Ban the bulb

Australia will phase out standard incandescent light bulbs over the next few years.  California may soon be doing the same.

This is a simple and obvious step.  Even with current energy prices, the economic benefits of fluorescents will come quickly. 

It’s a sobering thought that Wal-Mart’s plans are more aggressive than our own Canadian government’s in this regard.

But the truth is that if energy prices reflected the medical costs associated with smog, the public subsidies to tar sands and nuclear plants, or the destruction of our children’s planet, government regulation wouldn’t be necessary.  Incandescent bulbs are so much less efficient than CFLs and newer alternatives such as LEDs that, if electricity wasn’t being given away below cost, businesses and homeowners would make the switch on their own.

A government ban can make sure you only find fluorescent lighting at the hardware store, but real-cost energy pricing might be what’s required to get you to switch those fluorescents off when you leave a room.  The Green Party’s policy of tax shifting would help.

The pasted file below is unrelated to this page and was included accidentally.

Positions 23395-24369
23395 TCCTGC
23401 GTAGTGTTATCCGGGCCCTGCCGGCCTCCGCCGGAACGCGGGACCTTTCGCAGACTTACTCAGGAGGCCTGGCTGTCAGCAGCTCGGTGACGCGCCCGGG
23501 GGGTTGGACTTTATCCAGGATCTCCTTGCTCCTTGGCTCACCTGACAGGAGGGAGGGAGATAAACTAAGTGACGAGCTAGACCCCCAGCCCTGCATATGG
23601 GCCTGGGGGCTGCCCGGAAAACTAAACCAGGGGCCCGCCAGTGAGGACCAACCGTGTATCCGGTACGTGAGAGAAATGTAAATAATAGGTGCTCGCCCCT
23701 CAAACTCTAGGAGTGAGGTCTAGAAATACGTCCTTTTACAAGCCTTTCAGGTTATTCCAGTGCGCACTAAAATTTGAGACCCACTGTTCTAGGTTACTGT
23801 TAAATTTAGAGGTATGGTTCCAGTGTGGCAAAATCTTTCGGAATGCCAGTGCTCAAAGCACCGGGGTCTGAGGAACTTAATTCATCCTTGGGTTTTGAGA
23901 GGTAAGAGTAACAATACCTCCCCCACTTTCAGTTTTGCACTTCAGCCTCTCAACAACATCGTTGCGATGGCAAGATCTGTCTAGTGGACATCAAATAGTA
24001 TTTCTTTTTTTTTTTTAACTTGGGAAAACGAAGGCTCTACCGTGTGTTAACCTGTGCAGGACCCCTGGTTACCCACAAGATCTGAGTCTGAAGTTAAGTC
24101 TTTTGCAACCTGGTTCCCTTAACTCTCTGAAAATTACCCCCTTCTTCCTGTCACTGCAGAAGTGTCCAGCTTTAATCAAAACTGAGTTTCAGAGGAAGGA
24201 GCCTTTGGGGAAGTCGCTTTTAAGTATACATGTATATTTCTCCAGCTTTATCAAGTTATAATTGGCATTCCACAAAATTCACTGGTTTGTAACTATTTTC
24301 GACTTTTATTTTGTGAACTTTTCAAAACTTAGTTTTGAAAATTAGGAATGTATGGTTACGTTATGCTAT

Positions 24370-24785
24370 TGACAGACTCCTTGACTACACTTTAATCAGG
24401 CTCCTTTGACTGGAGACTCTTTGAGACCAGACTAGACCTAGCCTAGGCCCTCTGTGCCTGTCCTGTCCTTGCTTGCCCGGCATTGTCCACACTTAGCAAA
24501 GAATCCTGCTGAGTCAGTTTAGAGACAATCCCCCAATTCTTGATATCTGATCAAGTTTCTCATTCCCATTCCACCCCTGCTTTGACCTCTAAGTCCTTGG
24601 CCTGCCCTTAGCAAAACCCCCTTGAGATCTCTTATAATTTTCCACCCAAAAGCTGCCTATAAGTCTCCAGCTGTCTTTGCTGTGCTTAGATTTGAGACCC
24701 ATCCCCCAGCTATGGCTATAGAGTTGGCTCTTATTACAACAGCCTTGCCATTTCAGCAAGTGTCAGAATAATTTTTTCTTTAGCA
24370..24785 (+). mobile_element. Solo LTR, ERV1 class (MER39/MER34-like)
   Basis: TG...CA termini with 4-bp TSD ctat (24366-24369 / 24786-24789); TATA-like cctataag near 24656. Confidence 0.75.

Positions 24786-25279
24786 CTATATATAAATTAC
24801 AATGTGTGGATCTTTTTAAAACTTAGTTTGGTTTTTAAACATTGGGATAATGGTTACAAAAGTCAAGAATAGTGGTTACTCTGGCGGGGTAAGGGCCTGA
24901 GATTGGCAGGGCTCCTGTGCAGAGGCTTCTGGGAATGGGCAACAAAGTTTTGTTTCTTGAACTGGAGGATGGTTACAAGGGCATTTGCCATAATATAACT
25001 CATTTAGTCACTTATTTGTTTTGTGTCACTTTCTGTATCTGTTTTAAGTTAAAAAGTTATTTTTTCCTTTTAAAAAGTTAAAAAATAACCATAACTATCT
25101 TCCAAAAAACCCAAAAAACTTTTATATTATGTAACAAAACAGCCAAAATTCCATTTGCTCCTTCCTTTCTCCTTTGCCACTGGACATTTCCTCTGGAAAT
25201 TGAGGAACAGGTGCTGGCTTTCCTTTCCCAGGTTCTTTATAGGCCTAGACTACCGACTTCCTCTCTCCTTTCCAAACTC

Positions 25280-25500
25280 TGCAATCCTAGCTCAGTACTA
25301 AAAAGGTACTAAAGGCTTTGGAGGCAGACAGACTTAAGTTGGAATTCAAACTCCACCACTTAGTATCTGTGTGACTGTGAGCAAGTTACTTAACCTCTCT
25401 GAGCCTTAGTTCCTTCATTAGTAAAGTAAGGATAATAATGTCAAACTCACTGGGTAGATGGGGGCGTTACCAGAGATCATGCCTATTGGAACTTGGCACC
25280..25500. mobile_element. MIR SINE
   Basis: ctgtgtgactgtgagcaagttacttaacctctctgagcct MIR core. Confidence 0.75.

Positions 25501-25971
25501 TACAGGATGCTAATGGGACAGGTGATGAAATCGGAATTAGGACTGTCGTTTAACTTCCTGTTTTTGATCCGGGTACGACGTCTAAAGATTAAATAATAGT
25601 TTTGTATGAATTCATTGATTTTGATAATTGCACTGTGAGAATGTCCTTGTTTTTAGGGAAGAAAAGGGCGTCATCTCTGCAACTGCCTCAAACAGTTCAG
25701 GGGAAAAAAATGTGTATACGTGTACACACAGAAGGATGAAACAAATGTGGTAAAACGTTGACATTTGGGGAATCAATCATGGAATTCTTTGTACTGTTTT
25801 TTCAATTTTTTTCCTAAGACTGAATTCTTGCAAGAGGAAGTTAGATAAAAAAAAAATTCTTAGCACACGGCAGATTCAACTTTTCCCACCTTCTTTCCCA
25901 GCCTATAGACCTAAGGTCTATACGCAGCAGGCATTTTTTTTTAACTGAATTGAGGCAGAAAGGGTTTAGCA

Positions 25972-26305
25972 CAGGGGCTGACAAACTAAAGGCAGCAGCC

Not that I’d complain if our government gave us a regulatory push for our own good.

One response to “Ban the bulb”

  1. Adriana Mugnatto-Hamu writes:

    Andrew Potter, writing in Macleans magazine [requires library card, here’s a later article on a similar topic], lays out a challenge to the Green Party to demonstrate the maturity of our party by coming out firmly against a ban on incandescents.

    While it’s true that Greens generally avoid regulating every purchase by implementing broader strategies and allowing the market to take care of many of the details, we are also a pragmatic party that traditionally works in coalitions.

    If no other party is willing to accept the Green carbon tax shift, we recognize that a lightbulb ban is better than nothing.

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